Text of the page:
From One Student to Another: Advice for Beginning a Career in User Experience

I would be lying if I said that the last year hasn’t been difficult. Like most students pursuing an HCI-related degree, I experienced challenges during my transition to a career in UX research—a scary situation given the economic downturn and my student loan debt. For example, this past summer, after working as an intern for T-Mobile, I was hired as a full-time researcher—only to be laid off seven months later as a result of a company reorganization.

Fortunately, positive outcomes can come from bad situations. After my departure from T-Mobile, I received a lot of insightful advice from experienced UX professionals, which, in addition to making me a better researcher, helped me land my ideal job. Here is a recap of the most salient points of this feedback, which might be helpful if you are working to establish yourself as a UX professional.

Network, Network, Network!

Sounds obvious, right? But user experience is a small field and UX professionals tend to be social folks who talk to each other…often. If your name is at the top of someone’s mind when an opportunity arises, they are more likely to call you instead of the faceless person who submitted an application online. In fact, every UX opportunity I’ve received has been a result of networking.

Networking does not mean calling and asking someone for a job. Instead, take advantage of every opportunity to introduce yourself and ask for advice, perhaps over a cup of coffee or at an industry event. People enjoy sharing their wisdom and helping others; I have found this to be especially true of UX professionals. LinkedIn is a great tool for introductions, but remember that employers have varying comfort levels and policies when it comes to social networking sites. Some managers may be attracted to a candidate who proactively reached out via LinkedIn; others might be apprehensive about such a situation.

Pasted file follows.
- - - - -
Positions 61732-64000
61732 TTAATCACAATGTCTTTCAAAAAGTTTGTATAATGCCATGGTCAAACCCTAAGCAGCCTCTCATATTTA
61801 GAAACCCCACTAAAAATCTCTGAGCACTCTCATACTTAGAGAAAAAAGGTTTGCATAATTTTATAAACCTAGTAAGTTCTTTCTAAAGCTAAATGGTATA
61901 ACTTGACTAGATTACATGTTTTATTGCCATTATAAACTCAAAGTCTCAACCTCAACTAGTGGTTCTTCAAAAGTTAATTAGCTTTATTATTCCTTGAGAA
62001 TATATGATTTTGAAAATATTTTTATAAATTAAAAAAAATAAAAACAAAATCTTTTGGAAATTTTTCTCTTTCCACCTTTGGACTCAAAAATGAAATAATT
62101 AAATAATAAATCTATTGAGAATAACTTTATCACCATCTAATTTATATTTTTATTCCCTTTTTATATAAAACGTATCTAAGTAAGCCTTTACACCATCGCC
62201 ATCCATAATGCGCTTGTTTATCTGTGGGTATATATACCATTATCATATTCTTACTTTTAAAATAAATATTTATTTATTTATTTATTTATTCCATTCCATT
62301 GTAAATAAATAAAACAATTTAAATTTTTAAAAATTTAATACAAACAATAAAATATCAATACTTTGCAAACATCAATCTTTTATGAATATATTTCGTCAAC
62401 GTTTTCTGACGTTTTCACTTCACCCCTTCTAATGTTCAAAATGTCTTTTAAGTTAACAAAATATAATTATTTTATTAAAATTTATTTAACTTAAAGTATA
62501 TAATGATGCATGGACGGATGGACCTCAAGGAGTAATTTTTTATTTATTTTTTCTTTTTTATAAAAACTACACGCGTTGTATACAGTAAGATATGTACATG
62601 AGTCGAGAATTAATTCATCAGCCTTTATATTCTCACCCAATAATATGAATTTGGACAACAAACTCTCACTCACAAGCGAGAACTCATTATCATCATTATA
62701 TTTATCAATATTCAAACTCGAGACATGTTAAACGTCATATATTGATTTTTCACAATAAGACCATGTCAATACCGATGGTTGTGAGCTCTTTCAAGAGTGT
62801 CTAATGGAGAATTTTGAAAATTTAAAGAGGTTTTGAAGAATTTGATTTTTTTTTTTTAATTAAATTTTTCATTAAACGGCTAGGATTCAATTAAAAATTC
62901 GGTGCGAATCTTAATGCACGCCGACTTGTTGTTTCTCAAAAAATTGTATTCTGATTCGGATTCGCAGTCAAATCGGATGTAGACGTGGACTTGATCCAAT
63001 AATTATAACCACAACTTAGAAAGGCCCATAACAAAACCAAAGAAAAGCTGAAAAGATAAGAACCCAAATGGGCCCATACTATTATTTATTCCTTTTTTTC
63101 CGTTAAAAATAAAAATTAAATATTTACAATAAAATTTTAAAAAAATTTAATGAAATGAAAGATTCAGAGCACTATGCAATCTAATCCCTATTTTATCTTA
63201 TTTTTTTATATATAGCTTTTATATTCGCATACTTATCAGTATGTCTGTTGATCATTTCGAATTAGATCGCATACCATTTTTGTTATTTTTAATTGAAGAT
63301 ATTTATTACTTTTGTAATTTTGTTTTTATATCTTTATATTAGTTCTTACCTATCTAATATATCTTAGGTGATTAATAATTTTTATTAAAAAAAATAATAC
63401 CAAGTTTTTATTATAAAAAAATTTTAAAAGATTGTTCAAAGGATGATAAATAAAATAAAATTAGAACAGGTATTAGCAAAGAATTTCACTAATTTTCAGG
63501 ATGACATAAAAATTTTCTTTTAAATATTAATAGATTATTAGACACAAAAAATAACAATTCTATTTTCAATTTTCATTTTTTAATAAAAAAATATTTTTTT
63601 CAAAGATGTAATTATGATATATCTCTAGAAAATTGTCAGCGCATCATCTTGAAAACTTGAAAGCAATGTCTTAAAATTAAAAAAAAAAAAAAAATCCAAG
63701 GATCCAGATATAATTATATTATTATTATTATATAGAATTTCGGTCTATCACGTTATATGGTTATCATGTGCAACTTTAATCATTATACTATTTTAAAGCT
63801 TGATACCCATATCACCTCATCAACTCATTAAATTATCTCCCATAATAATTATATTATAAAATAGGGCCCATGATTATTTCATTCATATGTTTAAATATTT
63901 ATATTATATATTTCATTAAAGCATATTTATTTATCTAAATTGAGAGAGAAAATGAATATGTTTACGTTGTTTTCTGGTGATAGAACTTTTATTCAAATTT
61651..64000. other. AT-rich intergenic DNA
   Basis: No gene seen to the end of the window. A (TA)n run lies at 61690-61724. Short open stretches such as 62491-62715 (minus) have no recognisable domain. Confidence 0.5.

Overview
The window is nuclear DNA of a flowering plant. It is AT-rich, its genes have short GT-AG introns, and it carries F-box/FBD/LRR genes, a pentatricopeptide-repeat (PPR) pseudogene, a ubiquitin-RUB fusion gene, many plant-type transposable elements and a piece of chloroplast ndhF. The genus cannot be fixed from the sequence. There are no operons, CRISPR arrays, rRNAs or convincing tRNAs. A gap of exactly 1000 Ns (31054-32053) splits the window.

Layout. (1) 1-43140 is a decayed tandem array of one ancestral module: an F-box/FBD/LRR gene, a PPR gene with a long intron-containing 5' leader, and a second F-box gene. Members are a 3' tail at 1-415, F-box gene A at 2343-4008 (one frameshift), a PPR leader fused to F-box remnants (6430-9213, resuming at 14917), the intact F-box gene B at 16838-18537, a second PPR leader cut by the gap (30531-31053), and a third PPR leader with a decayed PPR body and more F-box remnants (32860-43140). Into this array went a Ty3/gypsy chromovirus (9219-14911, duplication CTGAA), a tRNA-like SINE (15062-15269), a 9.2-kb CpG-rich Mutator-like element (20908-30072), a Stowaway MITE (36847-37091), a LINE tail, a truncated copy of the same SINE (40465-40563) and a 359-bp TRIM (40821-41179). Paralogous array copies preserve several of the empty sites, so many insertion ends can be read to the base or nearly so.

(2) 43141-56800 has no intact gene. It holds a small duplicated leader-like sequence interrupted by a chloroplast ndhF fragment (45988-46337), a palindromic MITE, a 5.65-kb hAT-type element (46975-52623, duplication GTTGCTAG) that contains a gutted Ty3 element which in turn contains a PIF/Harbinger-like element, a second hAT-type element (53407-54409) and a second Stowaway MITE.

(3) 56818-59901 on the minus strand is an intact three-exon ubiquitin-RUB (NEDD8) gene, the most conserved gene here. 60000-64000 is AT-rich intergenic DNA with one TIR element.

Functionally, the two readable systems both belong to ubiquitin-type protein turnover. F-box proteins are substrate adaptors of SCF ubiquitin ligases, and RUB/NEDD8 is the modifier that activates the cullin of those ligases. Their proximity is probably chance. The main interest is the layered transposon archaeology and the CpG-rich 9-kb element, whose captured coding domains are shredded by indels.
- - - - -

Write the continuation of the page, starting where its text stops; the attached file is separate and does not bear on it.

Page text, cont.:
While still in school, get to know your classmates and work hard to impress them. As they become established in the industry, they likely will become your greatest source of job leads. The worst mistake you can make early on in your UX career is to upset classmates by not doing your fair share of the work in a group project. Finally, while you are still in school, connect with your classmates via LinkedIn or other social networking sites, and keep in touch with them after graduation.

“It sounds cliché, but it is all about who you know—and this is especially true of the UX community. Our field is small, active, and tight-knit—even on a global scale. Every interaction and introduction offers the chance to expand your network. As you build relationships through the various channels, it’s not uncommon to have your next opportunity arise without much effort. In the end, continually nurturing and growing your professional relationships is essential to all UXers’ success.”